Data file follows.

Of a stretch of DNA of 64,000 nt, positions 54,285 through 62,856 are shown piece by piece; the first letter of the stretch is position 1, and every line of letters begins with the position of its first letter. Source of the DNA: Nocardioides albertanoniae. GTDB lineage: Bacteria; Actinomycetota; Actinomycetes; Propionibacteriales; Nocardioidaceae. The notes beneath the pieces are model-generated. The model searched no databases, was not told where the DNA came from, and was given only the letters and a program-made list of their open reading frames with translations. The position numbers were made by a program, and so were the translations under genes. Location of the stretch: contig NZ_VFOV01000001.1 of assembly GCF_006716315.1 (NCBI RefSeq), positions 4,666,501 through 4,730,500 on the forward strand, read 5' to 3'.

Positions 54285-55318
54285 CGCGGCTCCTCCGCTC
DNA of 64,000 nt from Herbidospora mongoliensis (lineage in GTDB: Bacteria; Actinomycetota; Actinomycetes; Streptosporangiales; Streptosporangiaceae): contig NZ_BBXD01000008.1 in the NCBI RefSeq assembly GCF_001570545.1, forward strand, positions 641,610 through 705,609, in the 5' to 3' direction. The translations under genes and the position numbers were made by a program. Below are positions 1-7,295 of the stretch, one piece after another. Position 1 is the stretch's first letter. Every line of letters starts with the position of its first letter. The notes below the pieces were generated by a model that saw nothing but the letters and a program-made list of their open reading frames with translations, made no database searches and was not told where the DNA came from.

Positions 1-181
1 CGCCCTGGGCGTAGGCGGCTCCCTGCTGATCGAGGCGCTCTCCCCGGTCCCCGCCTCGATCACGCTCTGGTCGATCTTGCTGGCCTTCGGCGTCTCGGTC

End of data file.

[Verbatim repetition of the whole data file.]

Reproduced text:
Of a stretch of DNA of 64,000 nt, positions 54,285 through 62,856 are shown piece by piece; the first letter of the stretch is position 1, and every line of letters begins with the position of its first letter. Source of the DNA: Nocardioides albertanoniae. GTDB lineage: Bacteria; Actinomycetota; Actinomycetes; Propionibacteriales; Nocardioidaceae. The notes beneath the pieces are model-generated. The model searched no databases, was not told where the DNA came from, and was given only the letters and a program-made list of their open reading frames with translations. The position numbers were made by a program, and so were the translations under genes. Location of the stretch: contig NZ_VFOV01000001.1 of assembly GCF_006716315.1 (NCBI RefSeq), positions 4,666,501 through 4,730,500 on the forward strand, read 5' to 3'.

Positions 54285-55318
54285 CGCGGCTCCTCCGCTC
DNA of 64,000 nt from Herbidospora mongoliensis (lineage in GTDB: Bacteria; Actinomycetota; Actinomycetes; Streptosporangiales; Streptosporangiaceae): contig NZ_BBXD01000008.1 in the NCBI RefSeq assembly GCF_001570545.1, forward strand, positions 641,610 through 705,609, in the 5' to 3' direction. The translations under genes and the position numbers were made by a program. Below are positions 1-7,295 of the stretch, one piece after another. Position 1 is the stretch's first letter. Every line of letters starts with the position of its first letter. The notes below the pieces were generated by a model that saw nothing but the letters and a program-made list of their open reading frames with translations, made no database searches and was not told where the DNA came from.

Positions 1-181
1 CGCCCTGGGCGTAGGCGGCTCCCTGCTGATCGAGGCGCTCTCCCCGGTCCCCGCCTCGATCACGCTCTGGTCGATCTTGCTGGCCTTCGGCGTCTCGGTC